Annette G.


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Elizabeth is Missing by Emma Healey

elizabethismissing_coverMaud can’t find her friend, Elizabeth, and no one seems to be able to help her find her. Maud is challenged in her task, for Maud has dementia. Pieces and parts of her life have already gone missing, and she survives by clinging to those bits and snatches she still has left. Elizabeth is a critical part, and Maud is fiercely determined to find her, regardless of the lack of help from her family, neighbors, and friends. And so Maud sets off, and we set off with her. We learn, as we journey with Maud, that Elizabeth isn’t the only person missing from her life; her sister is missing as well, lost  long ago. In Maud’s increasingly muddled mind, the veil between the past and the present has become thin. As Maud follows clues to find Elizabeth, we, the reader, also learn of her sister’s story, and see the depth of pain that Maud has carried with her for a great many years. Elizabeth is Missing is a haunting tale that reminds us, even if the rest of our lives are stripped away, the love of our family and friends is what’s most important. Maud is holding on as tight as she can to those things she holds most dear. Perhaps, before the last of her memories fade away, Maud can find all that she’s  lost, at least one last time. This book will remain with me for a very long time. Dementia and Alzheimer’s rob us of more than just our memories…they threaten to rob us of dignity as they progress. Maud and her family face her difficulties with great dignity and love. I would hope that the rest of us, when faced with such trials, could do as well.

Annette G.


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The Best of McSweeney’s Internet Tendency edited by Chris Monks and John Warner

bestoftendency_coverI have followed Dave Eggers, founder of McSweeney’s Publishing, since reading his great memoir “A Heartbreaking Work of Staggering Genius” years ago.  When I came across the short essay book The Best of McSweeney’s Internet Tendency, I had to read it.  My favorite essay is “Passive-Aggressive Vegan Grocery Cashier: A Day in the Life” by Meredith Gray.  New mothers will enjoy “Hello Stranger on the Street, Could You Please Tell Me How to Take Care of My Baby?” by Wendy Molyneux.  Last but not least, Transformers fans will love “A Letter to Optimus Prime from his Geico Auto Insurance Agent” by Frank Weaver.  You won’t want to miss this book, and McSweeney’s is certainly going to gain some new fans with it.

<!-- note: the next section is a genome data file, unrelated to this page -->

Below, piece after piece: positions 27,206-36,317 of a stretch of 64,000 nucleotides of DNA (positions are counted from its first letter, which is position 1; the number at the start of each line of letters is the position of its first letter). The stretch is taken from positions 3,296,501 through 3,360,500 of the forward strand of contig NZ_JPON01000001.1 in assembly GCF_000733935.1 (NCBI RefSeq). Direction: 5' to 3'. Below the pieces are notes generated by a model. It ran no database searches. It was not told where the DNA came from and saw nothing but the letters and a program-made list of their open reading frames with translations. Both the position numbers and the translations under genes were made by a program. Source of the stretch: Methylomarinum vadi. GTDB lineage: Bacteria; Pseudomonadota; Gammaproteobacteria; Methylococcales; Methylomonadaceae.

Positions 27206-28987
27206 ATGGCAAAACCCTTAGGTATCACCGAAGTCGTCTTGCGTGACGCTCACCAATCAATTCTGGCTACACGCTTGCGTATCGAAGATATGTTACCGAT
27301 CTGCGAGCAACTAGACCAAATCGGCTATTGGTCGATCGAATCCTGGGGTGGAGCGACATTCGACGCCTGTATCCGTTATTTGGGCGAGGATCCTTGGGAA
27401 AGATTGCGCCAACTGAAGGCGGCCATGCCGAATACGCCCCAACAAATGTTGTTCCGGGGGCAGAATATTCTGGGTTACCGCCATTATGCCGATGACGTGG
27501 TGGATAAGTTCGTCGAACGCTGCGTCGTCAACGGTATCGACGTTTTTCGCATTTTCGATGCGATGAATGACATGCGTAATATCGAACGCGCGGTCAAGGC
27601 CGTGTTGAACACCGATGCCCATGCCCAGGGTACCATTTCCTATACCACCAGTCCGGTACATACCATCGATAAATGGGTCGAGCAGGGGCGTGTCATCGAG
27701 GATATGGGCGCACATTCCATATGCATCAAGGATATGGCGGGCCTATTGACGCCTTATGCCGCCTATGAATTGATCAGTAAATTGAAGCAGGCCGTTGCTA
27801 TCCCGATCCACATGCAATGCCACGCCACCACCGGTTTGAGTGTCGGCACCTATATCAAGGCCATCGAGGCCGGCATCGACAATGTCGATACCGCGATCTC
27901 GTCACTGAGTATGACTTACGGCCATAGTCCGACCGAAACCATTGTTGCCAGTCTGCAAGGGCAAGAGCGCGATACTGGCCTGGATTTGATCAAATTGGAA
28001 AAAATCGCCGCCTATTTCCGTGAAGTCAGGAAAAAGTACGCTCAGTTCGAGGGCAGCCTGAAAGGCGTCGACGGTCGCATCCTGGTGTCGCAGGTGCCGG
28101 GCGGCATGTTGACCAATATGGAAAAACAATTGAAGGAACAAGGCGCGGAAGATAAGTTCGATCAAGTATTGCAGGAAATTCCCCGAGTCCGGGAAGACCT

Stacy W.


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Bad Things Happen by Harry Dolan

imagesDavid Loogan needs a shovel, and as he considers the selection at the local garden center, we become aware that the shovel must meet certain requirements. David Loogan has to bury a body, and for that purpose, some types of shovels just won’t do.  At this point of the story, you might think David Loogan is a very bad guy who has done a very bad thing.  And of course, you would be wrong. David Loogan is a man with a mysterious past. Currently living in Ann Arbor, Michigan, avid works as an editor for a mystery magazine titled Grey Streets. Tom Kristoll is his boss, and Laura Kristoll, Tom’s wife, is David’s lover. What we know about David Loogan could fit in a thimble. We know he dislikes parking garages. He is wary about being outside at night. And when Tom Kristoll says he need help to bury a body, David Loogan barely bats an eye. Yet, when a second body turns up, and a third, we see that it is David Loogan, man of mystery, who might actually be able to identify the killer. With the help of the local police, particularly detective Elizabeth Waishkey, David starts to piece together the motives behind the murders. His detective skills earn him Elizabeth Waishkey’s respect, even while they put both of their lives in danger.Bad Things Happen is the first book in the David Loogan mystery series. The second book is titled Very Bad Men, and the third is The Last Dead Girl. I very much enjoyed the fast-paced, witty dialogue of this book, and I appreciated the fact that, by the end of the book, we still have a lot to learn about David Loogan. He is a man who is loyal to his friends, protective of those weaker than himself, and clearly has a strong sense of justice. Yet, he is a man who seems at ease burying a body, and he also seems capable of excessive violence. The disparity in his character makes me eager to learn more about him, to find out how he came to be this way. Style-wise, Bad Things Happen most reminded me of books from the Spenser series from Robert Parker. I will certainly read the next two books in this series.

Annette G.


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Tippecanoe County Public Library * 627 South Street * Lafayette, IN * 47901 * 765 429-0100